Keenan Blog

Your Return-To-Work Policies Impact Costs and Quality of Life

February 18, 2021
  • For some workers’ compensation claims, it is possible to lower the impact on both the injured worker and the employer by transitioning with a return-to-work (RTW) program during their recovery.
  • There are hidden costs of not having a return-to-work program in place.
  • A RTW program is also beneficial to injured workers.
  • Factors to consider for a RTW program.

Your Return-To-Work Policies Impact Costs and Quality of Life

It’s in the interest of everyone in the workplace to prevent occupational injuries and illnesses. While reducing pain, grief and anxiety, fewer injuries, disabilities and deaths on the job reduces considerable expense for families, businesses and even taxpayers. Of course, workers’ compensation losses do occur despite the best risk reduction efforts. For some workers’ compensation claims, it is possible to lower the impact on both the injured worker and the employer by transitioning with a return-to-work program during their recovery.

A return-to-work (RTW) program can be a valuable addition to your workers’ compensation program. A RTW policy allows your employees to return to a light-duty or modified job while they continue recovery from an occupational injury or illness and is designed to help injured or sick employees get back to work in a safe and timely manner.

The cost savings for having a RTW program in place is one area that employers can control and, during these economic circumstances resulting from the pandemic, every dollar counts. The hidden costs of not having a return-to-work program in place is something employers may not be aware of, but quickly add up. Besides the indemnity cost for having the injured worker out, additional expenses can include:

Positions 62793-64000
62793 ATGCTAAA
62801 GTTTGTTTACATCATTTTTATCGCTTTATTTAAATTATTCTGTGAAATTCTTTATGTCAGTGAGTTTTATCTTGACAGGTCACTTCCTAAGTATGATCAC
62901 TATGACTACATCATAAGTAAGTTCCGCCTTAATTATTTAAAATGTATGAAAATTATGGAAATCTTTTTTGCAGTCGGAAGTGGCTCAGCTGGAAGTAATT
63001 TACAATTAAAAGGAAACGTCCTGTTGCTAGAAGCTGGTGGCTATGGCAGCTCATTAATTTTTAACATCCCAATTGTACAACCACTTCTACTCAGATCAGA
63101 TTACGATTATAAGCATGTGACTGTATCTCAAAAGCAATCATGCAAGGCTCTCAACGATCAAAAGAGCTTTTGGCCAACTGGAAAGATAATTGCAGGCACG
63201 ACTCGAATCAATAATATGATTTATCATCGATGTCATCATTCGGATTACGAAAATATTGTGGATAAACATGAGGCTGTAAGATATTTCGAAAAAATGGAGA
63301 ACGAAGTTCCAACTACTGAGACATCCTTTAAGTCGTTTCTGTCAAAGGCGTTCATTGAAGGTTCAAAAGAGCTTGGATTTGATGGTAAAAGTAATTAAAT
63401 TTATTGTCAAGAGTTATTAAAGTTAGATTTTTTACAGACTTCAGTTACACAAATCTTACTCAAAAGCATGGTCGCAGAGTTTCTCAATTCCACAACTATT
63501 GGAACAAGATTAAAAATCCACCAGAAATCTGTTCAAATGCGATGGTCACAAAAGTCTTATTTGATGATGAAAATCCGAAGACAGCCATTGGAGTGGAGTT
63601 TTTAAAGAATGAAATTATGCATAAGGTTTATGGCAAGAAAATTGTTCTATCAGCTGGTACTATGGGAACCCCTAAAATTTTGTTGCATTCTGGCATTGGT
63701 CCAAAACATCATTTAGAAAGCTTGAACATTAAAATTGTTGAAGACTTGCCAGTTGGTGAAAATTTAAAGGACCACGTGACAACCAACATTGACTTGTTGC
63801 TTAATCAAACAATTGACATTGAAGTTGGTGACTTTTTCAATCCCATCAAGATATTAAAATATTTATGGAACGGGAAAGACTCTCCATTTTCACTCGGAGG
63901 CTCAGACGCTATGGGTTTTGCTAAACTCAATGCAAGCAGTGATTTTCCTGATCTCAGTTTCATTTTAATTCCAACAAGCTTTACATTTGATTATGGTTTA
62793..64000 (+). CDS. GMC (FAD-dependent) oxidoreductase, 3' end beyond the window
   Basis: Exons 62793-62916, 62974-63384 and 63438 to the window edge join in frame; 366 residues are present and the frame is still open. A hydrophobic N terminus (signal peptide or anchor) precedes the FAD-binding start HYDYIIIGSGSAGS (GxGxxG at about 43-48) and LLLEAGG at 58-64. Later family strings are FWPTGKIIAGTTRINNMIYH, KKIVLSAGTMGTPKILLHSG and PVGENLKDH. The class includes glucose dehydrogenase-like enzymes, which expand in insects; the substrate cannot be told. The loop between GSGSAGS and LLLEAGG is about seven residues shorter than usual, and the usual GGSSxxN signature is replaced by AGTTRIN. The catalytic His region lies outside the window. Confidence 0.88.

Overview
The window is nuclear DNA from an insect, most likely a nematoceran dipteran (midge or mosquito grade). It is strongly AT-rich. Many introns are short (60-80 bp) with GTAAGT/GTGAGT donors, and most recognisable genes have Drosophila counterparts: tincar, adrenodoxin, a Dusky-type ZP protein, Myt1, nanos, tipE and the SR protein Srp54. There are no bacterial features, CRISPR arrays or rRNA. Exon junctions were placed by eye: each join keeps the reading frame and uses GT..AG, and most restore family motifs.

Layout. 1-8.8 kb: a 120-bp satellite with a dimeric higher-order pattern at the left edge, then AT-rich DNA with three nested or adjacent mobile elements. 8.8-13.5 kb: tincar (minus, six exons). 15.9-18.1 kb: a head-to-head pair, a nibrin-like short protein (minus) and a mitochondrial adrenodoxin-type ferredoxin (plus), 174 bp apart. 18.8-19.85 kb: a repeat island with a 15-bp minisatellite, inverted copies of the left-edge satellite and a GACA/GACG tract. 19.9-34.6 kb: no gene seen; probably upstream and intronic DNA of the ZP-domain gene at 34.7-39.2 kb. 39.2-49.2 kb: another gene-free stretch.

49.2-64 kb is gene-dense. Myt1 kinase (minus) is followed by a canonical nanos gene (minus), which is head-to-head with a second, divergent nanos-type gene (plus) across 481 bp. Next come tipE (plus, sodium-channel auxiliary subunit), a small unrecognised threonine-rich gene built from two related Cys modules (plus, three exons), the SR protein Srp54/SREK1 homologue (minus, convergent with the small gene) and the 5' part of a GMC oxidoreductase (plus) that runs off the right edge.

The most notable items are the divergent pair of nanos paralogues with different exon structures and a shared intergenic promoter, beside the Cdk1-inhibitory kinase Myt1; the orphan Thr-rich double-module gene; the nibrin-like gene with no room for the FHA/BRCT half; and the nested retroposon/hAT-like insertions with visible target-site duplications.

• Direct and indirect absenteeism costs
  • Lost productivity
  • Training replacement workers
  • Degraded skill sets of workers and retraining

There are also significant overtime costs for having essential workers out due to injury where shifts have to be covered, especially for police and fire. Finally, there are the annual state fees (based upon indemnity cost) which are all part of the workers’ compensation cost.

A RTW program is also very beneficial to injured workers. Being able to return to modified duty can contribute to:

  • Faster recovery
  • Restored self-esteem
  • No salary interruption
  • Getting back to normal in their regular job

Return-to-work is not always possible for every injured worker. Treating physicians may place restrictions on an injured employee that the employer is not always able to accommodate. For those who are able to participate in a RTW program, ongoing communication and monitoring of the injured worker’s progress is necessary for it to benefit both the worker and the employer.

If your organization doesn’t currently have a RTW program in place, establishing a policy with provisions for eligibility, criteria for entering or exiting the program, and defining transitional positions are great places to start. Developing a RTW program should also include a team of stakeholders representing employees, supervisors and managers, health, safety and risk management, as well as specialists from your workers’ comp insurer or administrator, and health care provider network. RTW programs can often be integrated as a part of treating provider networks where agreements can be established for modified duty protocols and lines of regular communication.

A well-designed return-to-work program can be a real win-win proposition for the entire workplace. Maintaining constructive and continuous communication between management and modified duty employees will help facilitate successful recovery transitions, reduce expenses, and may result in decreased litigation.


About Vanessa Peña
Vanessa Peña is an Account Executive who joined Keenan in 2010. Vanessa has been in the insurance industry since 1997 and has expertise with account management, market placement and construction programs. Vanessa works exclusively with California public agencies by helping manage their risks specializing in areas of insurance, re-insurance, self-insurance and risk management consultative services.